Stochastic Bookmark

abstruse unfinished commentary

about correspondence



W.S.Merwin, Summer Doorways: A Memoir: When one door opens, another opens ... whether prospectively or retrospectively. The jacket art is more accurate than the publisher blurb, which misplaces the trip to Europe in '48 rather than '49 (added his age to year of birth, looks like -- but we'll cut S&H some slack, since they're bringing out the rest of Don Barthelme's stories this fall), and which is only half the book. The opening, set on a Norwegian freighter bound for Genoa, is a doorway leading back to what led him there: an unintended door opening into Princeton, when he added its name to the College Entrance Examination because he'd heard his parents mention it, though they'd meant the Presbyterian theological seminary there; a recommendation from a newfound friend there led to tutoring sons of Old Money, despite that contingent being largely absent from Princeton at the time (WW II), and so to the European sojourn. But these just trace the main passage; many other thresholds are crossed. The prose is opulentelegant, tightly controlled but fluid; events, only the latter. Much the same could be said of Merwin's other writings, I s'pose.


Age and guile

No quibbles about this past weeks' reading, outflanking Murdoch's on all fronts, more than equal to, um, Sea^2:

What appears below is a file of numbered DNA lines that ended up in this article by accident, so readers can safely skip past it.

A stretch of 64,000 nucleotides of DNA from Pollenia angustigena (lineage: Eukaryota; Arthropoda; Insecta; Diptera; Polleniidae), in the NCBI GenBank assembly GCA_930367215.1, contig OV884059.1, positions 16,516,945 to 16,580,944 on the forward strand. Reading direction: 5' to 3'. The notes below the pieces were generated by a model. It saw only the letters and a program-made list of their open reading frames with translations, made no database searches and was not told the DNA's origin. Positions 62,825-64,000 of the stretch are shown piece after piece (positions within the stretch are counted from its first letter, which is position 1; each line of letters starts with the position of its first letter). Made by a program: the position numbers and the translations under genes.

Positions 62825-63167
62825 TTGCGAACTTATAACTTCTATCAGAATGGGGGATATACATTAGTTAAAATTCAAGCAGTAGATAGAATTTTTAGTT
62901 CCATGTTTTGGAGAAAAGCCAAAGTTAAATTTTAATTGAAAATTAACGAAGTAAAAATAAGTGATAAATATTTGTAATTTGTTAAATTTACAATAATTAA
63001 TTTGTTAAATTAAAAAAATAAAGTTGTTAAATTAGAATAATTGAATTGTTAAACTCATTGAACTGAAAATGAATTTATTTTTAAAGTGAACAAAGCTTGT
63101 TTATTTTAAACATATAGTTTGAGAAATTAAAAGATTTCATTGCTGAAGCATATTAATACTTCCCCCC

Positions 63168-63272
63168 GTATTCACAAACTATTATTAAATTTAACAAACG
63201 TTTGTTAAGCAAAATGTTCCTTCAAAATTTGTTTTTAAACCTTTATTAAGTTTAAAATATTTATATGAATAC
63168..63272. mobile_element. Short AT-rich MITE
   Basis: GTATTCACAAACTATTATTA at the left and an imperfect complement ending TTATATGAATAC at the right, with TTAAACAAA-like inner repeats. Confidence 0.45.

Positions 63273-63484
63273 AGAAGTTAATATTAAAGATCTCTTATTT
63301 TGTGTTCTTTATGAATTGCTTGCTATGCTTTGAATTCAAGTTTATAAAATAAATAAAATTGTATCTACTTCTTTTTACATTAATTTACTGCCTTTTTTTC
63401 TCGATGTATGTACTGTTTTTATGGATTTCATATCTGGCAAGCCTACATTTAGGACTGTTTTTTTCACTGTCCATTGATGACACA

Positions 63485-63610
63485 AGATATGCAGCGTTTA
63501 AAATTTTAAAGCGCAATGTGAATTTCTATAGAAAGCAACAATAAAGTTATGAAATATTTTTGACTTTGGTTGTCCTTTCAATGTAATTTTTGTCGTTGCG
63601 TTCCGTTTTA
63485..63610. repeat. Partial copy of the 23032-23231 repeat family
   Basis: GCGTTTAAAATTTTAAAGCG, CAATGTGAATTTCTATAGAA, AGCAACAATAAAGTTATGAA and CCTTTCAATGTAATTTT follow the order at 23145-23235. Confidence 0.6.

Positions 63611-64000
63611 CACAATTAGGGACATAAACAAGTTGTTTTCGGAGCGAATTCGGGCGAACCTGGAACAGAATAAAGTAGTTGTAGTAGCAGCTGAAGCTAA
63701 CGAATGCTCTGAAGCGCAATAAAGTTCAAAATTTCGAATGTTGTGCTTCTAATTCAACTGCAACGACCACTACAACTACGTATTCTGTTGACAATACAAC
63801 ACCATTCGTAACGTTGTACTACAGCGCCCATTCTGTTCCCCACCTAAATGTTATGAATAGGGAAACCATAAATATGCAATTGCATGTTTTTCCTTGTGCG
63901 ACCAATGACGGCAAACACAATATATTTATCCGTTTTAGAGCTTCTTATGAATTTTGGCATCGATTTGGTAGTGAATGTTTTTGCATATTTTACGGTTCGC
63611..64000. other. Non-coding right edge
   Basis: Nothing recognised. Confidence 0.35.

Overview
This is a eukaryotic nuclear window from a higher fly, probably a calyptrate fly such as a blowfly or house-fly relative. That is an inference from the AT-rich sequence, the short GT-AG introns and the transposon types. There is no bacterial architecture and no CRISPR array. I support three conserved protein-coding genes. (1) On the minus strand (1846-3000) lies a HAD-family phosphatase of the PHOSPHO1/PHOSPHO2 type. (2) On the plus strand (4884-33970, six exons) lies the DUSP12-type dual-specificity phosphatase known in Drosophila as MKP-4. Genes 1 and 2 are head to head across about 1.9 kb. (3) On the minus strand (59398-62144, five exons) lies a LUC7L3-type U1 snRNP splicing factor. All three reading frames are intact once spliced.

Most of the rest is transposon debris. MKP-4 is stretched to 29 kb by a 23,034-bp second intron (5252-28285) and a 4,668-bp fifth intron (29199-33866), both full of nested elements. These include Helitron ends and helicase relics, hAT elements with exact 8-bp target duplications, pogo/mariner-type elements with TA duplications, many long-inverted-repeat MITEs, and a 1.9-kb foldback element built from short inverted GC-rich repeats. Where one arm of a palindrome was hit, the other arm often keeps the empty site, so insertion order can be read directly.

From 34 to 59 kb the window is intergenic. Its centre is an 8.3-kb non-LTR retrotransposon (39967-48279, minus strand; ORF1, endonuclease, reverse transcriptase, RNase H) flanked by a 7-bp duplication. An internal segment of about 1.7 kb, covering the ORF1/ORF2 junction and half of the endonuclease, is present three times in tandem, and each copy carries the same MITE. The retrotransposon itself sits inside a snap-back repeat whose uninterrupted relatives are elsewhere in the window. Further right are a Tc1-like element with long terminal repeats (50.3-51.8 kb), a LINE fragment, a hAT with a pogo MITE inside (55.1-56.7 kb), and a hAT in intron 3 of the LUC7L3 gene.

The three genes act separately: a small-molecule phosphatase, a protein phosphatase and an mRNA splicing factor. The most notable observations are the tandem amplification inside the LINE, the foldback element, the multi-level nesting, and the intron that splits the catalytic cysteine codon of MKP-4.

Kingsley Amis, The Old Devils: Retiring to the coast (in this case Welsh) in good order for final orders. Lucky Jim may be funnier, and is no doubt more iconic, but this is richer, and no less cutting, however sympathetic it may seem to some. Leader's bio, letters, etc, have had KA in the lit-news of late: Dirda's summary of the ouevre (what?! even I'd read LJ by then) and a more enthusiastic take lead me to want to check out the genre play of The Green Man and The Alteration; I don't think that overall I'll take to him as I did, for example, to Anthony Burgess, or even to Amis fils, but TOD was not to be missed.

Tom Stoppard, The Real Thing: I had the good fortune to see this performed by the replacement B'way cast (how meta is that?), and the further good fortune that my date was too flummoxed by my attentions to pay much heed to what was going on up on stage. Good fortune held, it was the real thing: Yes, reader, I married her.



John Crowley, Little, Big: A FSF genre-bender densely interweaving myth, fairytale and childrenstory superimposed on modern NY. Thanks, Mr. Waggish, for bringing it to my wandering attention (however inadvertently). Very good (though GWoT is tighter ... wait, that acronym no longer refers to Great Work of Time) -- best use of an orrery since FSFitz (though the self-invention is of another order), but I found the Berbarossa bit a bit thin (if necessary). Harold Bloom liked it (nice how Bloomsday was Father's Day Eve this year). No matter. Somehow I don't want to say a lot about it.

I was just informed that today marks the 50th anniversary of the frisbee (nee Pluto Platter, now dwarvish). My regards to Harvey J Kukuk. What goes around ...


Unfairly Dickinson

After a friend asked what I thought better than Vendler didn't get in "Emily Dickinson Thinking: Rearranging Seriality" (not anagrammatic of surreality), I pointed here as a start, and followed with the following:

To breach the Canon with her Hymn --
Her Order -- got by Chance --